Macron’s visit may help diversify the ties
French President Emmanuel Macron's recent Dhaka visit can serve as a solid basis for Bangladesh to enhance bilateral trade and diversify strategic and defence relations between the two countries, say foreign policy analysts.
They reckon that strategic relations with France, a major European country having veto power in the UN Security Council, can be very helpful for Bangladesh given that it requires support from global powers to face some key challenges like the Rohingya crisis and climate change.
The France-Bangladesh relationship is also significant in terms of economy. The annual bilateral trade between the two countries now stands at about €5 billion, of which Bangladesh's export is almost €4 billion.
The analysts, however, are not sure why the French president opted not to mention anything about the state of democracy, human rights and governance in Bangladesh.
"France generally plays a vocal and active role when it comes to democracy and human rights. However, the joint statement after Macron's visit did not give any detail on those issues except for saying the two countries share friendship based on shared democratic values and promotion of human rights," said security and political analyst Maj Gen (retd) ANM Muniruzzaman, also the president of Bangladesh Institute of Peace and Security Studies.
"France generally plays a vocal and active role when it comes to democracy and human rights."
He said there were no details on how France assesses the status of democracy and human rights in Bangladesh.
Macron's September 10-11 visit took place more than three months after the US on May 24 announced a visa policy for Bangladeshis. The US said it will impose visa restrictions on individuals and their immediate family members if they are responsible for, or complicit in, undermining the democratic election process in Bangladesh.
The policy was announced against the backdrop of alleged irregularities in the national elections in 2013 and 2018.
In December 2021, Washington imposed sanctions against Rab and seven of its current and former officials for human rights violations, including extrajudicial killings and enforced disappearances.
The events strained Dhaka-Washington relationship to some extent.
Prof Syeda Rozana Rashid, a teacher of international relations at Dhaka University, said the European countries, alongside advancing their trade and economic interests, want to promote the values of democracy and human rights.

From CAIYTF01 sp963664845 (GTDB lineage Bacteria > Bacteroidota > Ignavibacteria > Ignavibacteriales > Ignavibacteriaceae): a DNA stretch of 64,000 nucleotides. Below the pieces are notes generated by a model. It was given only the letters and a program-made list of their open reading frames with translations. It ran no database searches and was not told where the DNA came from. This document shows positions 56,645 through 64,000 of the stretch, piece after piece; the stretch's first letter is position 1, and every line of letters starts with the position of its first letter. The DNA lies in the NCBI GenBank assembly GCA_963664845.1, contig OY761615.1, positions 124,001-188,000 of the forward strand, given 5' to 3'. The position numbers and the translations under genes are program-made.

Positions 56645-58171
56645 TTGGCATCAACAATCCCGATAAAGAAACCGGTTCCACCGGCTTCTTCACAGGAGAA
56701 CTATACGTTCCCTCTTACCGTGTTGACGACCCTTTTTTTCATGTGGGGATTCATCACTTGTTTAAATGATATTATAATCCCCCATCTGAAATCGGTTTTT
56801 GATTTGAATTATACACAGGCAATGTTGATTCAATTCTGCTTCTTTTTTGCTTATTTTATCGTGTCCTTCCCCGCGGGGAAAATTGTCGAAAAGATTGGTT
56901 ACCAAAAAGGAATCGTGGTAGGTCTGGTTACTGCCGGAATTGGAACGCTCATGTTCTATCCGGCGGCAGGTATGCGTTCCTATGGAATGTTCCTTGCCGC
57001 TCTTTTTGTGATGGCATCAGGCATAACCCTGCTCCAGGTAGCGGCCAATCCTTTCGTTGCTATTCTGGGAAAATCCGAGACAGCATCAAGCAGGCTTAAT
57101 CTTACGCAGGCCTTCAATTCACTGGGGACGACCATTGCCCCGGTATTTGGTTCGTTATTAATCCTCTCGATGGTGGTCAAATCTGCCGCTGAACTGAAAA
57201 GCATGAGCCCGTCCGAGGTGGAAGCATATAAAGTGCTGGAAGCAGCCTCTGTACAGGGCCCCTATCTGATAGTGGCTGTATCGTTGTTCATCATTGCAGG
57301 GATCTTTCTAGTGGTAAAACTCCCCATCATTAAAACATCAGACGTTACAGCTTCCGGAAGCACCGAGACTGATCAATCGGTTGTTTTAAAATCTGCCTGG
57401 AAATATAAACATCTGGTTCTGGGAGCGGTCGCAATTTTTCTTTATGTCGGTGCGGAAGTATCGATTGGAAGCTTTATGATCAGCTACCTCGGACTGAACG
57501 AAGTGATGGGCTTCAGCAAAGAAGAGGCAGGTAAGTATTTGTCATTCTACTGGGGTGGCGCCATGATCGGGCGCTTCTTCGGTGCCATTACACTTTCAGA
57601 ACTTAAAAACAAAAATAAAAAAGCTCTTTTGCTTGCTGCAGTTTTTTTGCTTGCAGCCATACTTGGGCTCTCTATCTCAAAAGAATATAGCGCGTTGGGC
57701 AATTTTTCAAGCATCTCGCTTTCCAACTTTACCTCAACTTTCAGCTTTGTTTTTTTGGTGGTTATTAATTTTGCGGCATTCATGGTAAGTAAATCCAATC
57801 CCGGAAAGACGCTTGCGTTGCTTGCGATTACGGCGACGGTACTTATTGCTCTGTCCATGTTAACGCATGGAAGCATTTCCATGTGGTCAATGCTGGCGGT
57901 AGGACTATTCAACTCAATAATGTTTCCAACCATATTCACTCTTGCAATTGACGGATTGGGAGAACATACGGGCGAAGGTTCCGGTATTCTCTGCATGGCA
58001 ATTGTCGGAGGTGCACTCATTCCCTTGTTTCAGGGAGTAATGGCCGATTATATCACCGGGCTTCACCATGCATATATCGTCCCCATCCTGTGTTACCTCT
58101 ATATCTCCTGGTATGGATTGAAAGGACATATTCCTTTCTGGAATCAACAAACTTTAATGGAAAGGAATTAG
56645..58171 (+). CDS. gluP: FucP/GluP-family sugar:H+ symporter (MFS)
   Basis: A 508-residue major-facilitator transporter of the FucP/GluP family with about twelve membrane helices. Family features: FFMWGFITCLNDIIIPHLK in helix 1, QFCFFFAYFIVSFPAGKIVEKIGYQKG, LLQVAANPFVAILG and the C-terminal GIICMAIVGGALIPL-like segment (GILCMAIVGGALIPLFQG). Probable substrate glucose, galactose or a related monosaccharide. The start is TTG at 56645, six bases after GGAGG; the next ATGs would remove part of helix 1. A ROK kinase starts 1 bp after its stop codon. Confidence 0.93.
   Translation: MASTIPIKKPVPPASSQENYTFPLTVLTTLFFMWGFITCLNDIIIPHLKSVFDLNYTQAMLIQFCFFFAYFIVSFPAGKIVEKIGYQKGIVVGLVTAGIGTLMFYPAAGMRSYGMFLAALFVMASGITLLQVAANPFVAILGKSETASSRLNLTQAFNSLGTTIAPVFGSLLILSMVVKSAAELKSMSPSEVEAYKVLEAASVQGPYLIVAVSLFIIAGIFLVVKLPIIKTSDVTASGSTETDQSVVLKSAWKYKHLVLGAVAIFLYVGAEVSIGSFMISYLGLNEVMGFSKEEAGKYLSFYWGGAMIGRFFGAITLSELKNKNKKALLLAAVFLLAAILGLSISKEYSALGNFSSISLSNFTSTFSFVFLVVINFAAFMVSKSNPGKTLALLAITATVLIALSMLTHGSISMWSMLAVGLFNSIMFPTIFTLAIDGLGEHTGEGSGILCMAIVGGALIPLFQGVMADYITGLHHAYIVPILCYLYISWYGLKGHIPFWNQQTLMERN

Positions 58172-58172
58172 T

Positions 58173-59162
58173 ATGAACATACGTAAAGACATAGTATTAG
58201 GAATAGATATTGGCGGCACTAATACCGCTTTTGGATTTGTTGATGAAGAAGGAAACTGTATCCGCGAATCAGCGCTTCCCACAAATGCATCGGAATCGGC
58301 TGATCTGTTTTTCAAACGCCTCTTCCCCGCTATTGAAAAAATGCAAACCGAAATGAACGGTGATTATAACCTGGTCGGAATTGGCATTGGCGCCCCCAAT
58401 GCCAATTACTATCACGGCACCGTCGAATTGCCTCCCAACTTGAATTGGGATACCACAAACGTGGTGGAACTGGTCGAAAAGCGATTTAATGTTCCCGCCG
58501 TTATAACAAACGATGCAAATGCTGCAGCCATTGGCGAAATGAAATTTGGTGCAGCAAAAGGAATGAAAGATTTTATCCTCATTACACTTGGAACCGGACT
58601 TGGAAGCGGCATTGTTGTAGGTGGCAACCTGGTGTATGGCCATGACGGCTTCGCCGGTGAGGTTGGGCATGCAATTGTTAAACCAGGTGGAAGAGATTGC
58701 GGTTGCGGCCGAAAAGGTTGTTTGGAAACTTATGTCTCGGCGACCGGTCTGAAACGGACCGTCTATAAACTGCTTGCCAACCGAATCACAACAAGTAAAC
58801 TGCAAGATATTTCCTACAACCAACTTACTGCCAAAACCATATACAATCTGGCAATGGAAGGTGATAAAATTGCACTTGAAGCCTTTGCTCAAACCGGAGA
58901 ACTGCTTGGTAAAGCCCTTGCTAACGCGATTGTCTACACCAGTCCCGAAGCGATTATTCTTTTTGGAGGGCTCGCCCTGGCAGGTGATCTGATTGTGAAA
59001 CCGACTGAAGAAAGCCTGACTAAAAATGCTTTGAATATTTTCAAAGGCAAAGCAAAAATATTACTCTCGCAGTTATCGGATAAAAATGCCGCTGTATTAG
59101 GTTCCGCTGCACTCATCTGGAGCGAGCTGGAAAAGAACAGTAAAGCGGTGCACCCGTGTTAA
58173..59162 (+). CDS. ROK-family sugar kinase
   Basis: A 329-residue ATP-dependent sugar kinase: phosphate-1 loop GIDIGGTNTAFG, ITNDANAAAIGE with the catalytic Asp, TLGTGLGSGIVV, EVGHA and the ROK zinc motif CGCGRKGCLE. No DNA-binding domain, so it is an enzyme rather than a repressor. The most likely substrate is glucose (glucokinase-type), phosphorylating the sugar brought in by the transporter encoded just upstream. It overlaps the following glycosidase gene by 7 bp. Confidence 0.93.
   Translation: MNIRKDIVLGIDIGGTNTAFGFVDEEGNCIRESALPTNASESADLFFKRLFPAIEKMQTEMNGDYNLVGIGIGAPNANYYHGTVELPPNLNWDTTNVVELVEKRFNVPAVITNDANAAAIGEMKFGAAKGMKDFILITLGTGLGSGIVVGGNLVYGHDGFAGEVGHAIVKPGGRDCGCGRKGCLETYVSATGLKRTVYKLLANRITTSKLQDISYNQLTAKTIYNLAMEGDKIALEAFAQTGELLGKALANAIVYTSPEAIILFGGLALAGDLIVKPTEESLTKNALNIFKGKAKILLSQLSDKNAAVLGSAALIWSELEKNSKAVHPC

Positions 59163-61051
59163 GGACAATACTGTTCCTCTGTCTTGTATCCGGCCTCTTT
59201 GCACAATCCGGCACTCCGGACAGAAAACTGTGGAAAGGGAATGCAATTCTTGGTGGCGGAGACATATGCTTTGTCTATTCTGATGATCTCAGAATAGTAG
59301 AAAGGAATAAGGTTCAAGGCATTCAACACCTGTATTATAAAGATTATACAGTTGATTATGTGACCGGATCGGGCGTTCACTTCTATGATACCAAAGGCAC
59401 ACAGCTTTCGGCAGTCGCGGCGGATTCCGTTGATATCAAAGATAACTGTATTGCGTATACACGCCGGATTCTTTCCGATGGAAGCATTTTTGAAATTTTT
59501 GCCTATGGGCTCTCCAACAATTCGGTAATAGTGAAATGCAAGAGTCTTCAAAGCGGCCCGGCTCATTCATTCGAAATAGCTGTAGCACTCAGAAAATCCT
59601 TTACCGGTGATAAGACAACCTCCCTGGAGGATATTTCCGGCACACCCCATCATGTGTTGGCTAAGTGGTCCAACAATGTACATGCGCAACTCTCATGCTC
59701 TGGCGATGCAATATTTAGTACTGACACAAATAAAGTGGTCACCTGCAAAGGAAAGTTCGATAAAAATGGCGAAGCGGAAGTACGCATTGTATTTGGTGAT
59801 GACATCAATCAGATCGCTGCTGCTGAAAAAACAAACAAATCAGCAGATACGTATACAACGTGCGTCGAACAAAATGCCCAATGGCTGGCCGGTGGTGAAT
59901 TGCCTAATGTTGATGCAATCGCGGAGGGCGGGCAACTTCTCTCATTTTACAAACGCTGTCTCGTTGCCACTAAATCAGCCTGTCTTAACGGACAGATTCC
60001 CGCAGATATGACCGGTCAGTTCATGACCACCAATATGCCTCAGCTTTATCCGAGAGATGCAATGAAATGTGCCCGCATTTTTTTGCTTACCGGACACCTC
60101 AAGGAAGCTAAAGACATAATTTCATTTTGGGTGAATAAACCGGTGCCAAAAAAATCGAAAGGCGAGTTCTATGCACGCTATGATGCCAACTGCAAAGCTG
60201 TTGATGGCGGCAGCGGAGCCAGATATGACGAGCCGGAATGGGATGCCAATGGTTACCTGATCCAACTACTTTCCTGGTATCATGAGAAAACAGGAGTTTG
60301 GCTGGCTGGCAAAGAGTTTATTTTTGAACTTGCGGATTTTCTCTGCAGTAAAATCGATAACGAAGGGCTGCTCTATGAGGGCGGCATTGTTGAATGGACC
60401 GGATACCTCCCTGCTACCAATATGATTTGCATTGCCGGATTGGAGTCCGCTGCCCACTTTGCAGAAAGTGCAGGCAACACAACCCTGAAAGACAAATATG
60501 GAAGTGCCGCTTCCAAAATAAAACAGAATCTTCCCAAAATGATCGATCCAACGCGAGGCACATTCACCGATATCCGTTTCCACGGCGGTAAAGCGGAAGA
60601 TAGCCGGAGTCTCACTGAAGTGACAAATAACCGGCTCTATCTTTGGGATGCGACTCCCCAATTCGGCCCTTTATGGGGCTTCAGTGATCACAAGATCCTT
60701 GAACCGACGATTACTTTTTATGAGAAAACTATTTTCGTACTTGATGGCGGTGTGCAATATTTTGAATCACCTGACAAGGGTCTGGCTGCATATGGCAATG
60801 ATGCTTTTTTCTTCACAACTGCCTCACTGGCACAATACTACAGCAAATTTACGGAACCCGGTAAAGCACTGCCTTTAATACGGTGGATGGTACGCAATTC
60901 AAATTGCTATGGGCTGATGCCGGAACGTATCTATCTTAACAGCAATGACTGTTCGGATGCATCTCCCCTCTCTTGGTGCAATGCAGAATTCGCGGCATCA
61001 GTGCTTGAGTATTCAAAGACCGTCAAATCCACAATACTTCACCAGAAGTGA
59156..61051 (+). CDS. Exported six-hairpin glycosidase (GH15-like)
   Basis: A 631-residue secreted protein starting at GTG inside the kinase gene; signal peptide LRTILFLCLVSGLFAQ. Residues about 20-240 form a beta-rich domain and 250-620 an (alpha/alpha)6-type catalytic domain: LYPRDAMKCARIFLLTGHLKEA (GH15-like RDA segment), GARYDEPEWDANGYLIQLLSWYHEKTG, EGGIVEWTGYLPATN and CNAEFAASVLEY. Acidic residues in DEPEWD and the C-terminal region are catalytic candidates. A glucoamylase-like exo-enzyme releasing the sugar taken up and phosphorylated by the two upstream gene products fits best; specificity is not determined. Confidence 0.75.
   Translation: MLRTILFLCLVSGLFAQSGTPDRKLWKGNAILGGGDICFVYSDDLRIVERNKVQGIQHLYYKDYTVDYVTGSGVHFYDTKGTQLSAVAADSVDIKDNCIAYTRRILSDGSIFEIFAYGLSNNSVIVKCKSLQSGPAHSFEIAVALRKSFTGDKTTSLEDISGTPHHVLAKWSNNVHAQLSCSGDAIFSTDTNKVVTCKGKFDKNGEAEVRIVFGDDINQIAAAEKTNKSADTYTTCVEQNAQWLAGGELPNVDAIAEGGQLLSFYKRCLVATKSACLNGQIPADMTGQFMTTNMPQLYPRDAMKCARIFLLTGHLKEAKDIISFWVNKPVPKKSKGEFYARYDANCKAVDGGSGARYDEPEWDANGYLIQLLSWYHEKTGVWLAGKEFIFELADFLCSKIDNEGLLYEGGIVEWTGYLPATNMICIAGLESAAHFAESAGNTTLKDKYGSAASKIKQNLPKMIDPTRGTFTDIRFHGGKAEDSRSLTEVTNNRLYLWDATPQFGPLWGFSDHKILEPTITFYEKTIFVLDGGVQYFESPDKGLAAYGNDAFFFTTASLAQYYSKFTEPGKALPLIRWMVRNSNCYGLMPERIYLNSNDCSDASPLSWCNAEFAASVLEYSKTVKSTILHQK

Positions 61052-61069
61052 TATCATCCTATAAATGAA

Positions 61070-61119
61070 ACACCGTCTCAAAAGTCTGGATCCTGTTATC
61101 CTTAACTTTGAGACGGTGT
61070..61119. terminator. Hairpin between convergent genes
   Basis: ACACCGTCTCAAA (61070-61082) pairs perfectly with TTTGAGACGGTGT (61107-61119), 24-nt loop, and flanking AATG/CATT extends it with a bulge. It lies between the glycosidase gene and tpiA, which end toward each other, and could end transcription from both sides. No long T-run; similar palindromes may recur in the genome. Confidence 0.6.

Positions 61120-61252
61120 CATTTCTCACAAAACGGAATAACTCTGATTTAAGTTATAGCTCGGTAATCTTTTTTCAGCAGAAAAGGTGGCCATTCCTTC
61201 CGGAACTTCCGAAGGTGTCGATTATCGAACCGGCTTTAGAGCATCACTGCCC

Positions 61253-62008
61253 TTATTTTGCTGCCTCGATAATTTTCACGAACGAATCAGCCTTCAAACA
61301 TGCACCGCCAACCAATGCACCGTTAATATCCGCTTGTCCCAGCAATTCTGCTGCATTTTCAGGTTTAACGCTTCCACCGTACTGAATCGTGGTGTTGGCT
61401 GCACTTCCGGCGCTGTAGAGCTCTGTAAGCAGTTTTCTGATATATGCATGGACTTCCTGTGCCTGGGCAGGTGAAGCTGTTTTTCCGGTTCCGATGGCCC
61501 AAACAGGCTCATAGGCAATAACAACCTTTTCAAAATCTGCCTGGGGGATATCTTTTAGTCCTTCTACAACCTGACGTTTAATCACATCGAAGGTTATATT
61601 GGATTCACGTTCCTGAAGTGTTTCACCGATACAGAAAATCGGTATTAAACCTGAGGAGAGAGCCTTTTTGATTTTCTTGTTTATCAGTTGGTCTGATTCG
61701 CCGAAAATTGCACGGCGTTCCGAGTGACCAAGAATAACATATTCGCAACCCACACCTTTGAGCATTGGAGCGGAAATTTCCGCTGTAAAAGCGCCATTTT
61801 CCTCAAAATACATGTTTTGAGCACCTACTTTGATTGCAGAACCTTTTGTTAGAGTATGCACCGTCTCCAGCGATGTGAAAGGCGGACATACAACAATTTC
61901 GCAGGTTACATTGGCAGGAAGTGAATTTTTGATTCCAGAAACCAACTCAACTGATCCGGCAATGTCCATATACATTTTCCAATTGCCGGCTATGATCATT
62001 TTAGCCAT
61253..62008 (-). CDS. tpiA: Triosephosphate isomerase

"Recently, we have seen Emmanuel Macron taking a mediator's role in different conflicts. I'm not sure if something along that line was discussed during his visit," she said.
During the banquet at the hotel InterContinental Dhaka on September 10, Macron said, "Based on democratic principles and the rule of law, in a region facing new imperialism, we want to propose a third way -- with no intention to bully our partners or to lead them to an unsustainable scheme."
Hasina on the other hand termed Macron "a breath of fresh air in international politics" and hoped "the new strategic move between Bangladesh and France will play an effective role in establishing regional and global stability and peace".
Asked what Macron meant by saying "third way", Muniruzzaman said there is a tension in the Indo-Pacific region, with major powers mounting pressure on small countries to be in their blocs.
"France wants to emerge as a third force to support the small states that are under pressure from the major powers. However, there is no idea of how France can do it because it does not have much engagement in this region," he told this correspondent on Monday.
Foreign policy analysts say stepping up cooperation on defence and space technology is good in terms of diversification of sources as Dhaka depends mostly on Beijing for defence purchase.
However, the question remains as to whether the government has conducted any needs assessment for buying 10 planes at a cost of more than $3 billion, and the second satellite, said Dr Obaidul Haque, an associate professor of international relations at Dhaka University.
"We don't know how economically viable the Bangabandhu Satellite-1 is. Also, do we have enough money to go for such big purchases at this moment?" he questioned.
Obaidul said Macron has spoken very positively of Bangladesh's developments and also on how more French companies should be interested in investing here. "We need to best utilise the momentum created by Macron's visit."
Dr Shariful Islam, an associate professor of international relations at Rajshahi University, said France has vast experience and the technological know-how to harness the blue economy, and Bangladesh can work with the European nation for utilising its marine resources. The same goes for artificial intelligence.
He said Bangladesh should also seriously think about how it can use the potential of the French job market by improving its relationship with the country.
During the visit, Macron took a keen interest in climate change, Shariful said, adding that this can add a new dimension to climate financing for Bangladesh.